The high energy storage capacitor C1 presents a 15 microfarad load to the secondary winding S1-S2 and stores 1.4 joules of energy at 430 volts when charged during a 1.4 second period, for example. Capacitor C1 is completely discharged every 1.4 seconds, for example, through the primary winding P1-P2 of the step-up transformer T2. For this reason, the discharged capacitor C1 behaves as a large load during the recharge cycle. In conventional designs it is customary to use a closed loop system to shut down the flyback converter and wait for the load demand to catch up with the power delivery capability. This concept would not work in this application since the capacitive load is dynamic and dependent on the voltage applied to it. The converter must be designed to power the worst case load, the fully discharged capacitor C1.
Turning now to the discharge circuitry and cycle, the load of the flyback converter, capacitor C1, is used as an high energy storage source for the shocking pulse applied to the fence wire. The energy stored is switched by SCR1 through a step-up transformer T2 and applied as a 4000+ VDC pulse during a pulse width that depends on how long it takes for the high voltage capacitor C1 to discharge through the primary winding P1-P2 of step-up transformer T2 and SCR1. The output shock is conducted through an electrically conductive fence wire connected to the FENCE output terminal. Load resistors R9 and R10 and gas discharge tube LP1, which flashes in response to the pulse, are also coupled across the FENCE and GND terminals.
The pulse energy discharge occurs about every 1.4 seconds. This interval is chosen because it is an effective rate to prevent farm animals from passing through the fence, it is long enough to require a reasonably small energy consumption from the 12 VDC power supply, and it is long enough to pass Underwriters Laboratories' requirements for safety issues. The voltage to penetrate animal fur must be at least 2,000 volts to be effective, and an animal's body impedance is typically 500 ohms. Consequently, the 4000+ VDC pulse is selected to provide a margin of error while still satisfying safety limits.
The 1.4 second interval is established by the digital timer U1 which is powered from the VCC voltage which itself is proportional to the actual voltage of the 12 VDC battery coupled to terminals J1,J2. The digital timer U1 contains an astable oscillator that develops a 11.9 KHz clock signal and a divider that divides the clock signal until a 686 ms. trigger signal is emitted once every 1.372 seconds from pin Q14 once every 1.4 seconds. Precision resistor R6 forms an RC time constant with precision capacitor C5 to produce the astable 11.9 KHz clock frequency. Precision resistor R5 stabilizes the clock frequency of the oscillator of timer U1 to produce the 50% duty cycle clock signal of 686 ms.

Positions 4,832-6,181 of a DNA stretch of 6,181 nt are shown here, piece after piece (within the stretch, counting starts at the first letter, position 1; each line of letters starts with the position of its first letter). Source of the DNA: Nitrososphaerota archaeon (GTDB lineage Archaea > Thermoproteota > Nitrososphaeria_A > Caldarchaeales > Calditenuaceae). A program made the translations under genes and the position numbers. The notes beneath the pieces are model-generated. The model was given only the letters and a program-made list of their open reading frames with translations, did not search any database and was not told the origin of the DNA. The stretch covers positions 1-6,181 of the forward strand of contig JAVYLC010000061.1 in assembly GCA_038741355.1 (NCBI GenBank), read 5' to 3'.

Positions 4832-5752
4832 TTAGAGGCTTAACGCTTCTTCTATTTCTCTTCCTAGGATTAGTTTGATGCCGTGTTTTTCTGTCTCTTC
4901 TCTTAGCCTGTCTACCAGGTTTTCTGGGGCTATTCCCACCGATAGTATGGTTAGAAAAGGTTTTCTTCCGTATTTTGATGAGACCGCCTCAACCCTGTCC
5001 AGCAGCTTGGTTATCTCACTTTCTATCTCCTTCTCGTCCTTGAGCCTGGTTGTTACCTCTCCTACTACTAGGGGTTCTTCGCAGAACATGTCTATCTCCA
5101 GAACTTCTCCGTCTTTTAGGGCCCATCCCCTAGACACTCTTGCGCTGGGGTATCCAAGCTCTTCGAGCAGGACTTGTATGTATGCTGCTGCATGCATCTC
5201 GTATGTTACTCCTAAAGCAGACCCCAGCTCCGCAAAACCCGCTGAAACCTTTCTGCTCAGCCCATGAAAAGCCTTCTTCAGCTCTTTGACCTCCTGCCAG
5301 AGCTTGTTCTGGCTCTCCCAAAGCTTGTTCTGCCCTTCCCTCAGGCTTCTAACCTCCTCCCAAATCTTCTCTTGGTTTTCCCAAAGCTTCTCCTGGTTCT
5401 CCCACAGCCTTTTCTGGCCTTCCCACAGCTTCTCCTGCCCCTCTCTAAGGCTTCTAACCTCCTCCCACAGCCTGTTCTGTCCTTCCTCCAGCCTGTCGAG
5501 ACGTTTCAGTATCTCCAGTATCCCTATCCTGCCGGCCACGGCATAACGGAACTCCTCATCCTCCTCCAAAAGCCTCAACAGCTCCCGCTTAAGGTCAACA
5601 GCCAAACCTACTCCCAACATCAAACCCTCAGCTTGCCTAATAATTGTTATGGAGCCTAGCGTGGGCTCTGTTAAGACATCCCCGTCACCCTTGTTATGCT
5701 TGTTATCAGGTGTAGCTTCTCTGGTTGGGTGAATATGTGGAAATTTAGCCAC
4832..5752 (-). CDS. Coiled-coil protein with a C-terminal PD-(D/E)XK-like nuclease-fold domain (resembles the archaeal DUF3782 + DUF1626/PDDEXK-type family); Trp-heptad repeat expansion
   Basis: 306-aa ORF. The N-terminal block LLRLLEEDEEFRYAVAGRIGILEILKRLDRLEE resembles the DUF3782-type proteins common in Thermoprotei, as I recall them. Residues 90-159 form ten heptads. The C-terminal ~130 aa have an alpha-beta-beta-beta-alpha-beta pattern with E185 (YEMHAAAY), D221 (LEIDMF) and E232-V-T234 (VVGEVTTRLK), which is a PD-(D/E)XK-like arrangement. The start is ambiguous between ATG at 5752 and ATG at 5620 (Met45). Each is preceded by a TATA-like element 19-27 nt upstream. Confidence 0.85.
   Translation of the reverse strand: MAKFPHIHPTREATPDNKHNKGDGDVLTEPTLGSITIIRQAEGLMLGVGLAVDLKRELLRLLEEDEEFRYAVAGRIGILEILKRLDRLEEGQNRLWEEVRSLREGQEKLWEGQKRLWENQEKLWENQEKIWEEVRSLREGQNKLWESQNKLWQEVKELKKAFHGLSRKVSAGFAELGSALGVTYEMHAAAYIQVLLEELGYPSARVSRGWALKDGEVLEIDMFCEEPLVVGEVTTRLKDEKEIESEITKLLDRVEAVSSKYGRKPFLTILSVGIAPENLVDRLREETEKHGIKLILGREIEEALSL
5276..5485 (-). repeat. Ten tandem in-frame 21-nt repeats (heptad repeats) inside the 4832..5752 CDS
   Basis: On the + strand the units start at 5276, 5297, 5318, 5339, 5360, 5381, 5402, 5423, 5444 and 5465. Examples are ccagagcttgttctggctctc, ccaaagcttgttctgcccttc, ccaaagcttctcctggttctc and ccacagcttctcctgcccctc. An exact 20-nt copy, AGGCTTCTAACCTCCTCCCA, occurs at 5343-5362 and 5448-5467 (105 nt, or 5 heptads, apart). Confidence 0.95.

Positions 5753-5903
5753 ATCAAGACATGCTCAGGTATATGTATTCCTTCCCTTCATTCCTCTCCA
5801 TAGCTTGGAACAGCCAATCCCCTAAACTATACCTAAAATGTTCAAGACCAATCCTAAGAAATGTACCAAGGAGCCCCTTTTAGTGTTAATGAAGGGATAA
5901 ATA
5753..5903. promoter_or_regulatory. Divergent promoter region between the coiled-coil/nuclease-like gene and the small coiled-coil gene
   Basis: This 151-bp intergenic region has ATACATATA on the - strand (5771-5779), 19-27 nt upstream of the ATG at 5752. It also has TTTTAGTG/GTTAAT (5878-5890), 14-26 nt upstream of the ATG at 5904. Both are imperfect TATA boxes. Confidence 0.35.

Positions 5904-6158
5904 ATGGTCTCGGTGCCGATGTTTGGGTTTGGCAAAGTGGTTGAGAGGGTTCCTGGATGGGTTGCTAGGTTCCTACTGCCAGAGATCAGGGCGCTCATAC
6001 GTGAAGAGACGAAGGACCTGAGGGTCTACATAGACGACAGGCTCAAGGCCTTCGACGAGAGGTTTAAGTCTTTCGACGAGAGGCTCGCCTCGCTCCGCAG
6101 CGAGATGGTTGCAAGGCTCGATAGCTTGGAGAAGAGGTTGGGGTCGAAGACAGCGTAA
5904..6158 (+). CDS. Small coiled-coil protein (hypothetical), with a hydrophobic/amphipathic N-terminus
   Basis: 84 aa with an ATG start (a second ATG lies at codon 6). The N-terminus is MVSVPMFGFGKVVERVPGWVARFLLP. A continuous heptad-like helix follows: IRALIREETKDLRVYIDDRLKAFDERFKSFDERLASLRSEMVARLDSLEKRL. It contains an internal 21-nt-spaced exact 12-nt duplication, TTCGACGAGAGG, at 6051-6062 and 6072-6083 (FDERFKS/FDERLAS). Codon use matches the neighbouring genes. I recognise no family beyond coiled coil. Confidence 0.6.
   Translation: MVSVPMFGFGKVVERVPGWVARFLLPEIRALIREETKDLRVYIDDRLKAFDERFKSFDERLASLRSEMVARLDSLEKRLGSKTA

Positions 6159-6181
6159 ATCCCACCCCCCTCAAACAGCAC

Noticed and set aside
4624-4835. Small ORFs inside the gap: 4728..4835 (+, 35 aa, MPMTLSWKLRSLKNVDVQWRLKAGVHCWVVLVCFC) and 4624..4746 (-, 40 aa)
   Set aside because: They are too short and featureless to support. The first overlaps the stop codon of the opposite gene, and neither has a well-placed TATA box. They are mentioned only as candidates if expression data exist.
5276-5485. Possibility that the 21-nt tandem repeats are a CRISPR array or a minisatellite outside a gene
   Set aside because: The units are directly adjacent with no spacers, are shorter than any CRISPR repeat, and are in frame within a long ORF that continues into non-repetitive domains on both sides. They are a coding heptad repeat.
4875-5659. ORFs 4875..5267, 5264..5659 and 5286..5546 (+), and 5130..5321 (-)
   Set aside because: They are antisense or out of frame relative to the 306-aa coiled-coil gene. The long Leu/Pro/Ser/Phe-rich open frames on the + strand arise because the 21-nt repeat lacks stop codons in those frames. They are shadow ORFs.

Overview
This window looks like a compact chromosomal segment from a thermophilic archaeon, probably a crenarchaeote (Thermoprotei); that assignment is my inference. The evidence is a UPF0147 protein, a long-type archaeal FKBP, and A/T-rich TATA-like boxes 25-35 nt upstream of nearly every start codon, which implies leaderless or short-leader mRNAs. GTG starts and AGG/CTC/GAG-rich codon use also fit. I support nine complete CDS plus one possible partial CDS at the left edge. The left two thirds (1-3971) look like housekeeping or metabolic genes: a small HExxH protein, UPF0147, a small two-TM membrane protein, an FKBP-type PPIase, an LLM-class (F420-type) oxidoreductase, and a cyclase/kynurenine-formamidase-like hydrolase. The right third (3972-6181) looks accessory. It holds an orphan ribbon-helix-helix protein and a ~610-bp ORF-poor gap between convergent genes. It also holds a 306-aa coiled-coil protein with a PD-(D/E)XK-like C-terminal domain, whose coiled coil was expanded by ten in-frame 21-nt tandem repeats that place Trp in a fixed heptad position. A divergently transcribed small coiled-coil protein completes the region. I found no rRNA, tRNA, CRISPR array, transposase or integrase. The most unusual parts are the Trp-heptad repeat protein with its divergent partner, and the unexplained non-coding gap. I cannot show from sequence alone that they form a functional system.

The trigger signal is applied through current limiting resistor R8 to the base of transistor Q2 to cause it to conduct current to the gate of SCR1 and render it conductive. Capacitor C6 stores energy to deliver a large enough current surge when transistor Q2 is rendered conductive to turn on the gate of SCR1 hard and to prevent the device from heating when it conducts the stored energy of capacitor C1. Resistor R7 isolates supply VCC from the gate of SCR1 and provides a current path to charge capacitor C6. When the gate of SCR1 is triggered, it becomes the same potential as ground. If R7 were not in place, supply VCC would be grounded when SCR1 fired. When SCR1 is triggered on, it effectively shorts high energy storage capacitor C1 through the primary winding P1-P2 of the step-up transformer T2 to provide the high voltage shocking pulse.
When the energy of capacitor C1 is dumped through transformer T2, most of the energy is transferred to the fence wire. If the load impedance of the fence does not match the impedance of step-up transformer T2, there is not a 100% energy transfer, and some of the energy is reflected back into the primary winding P1-P2 of transformer T2. This reflected energy reverses the magnetic domains in transformer T2 causing a reverse stored EMF (back EMF). This back EMF continues to forward bias SCR1.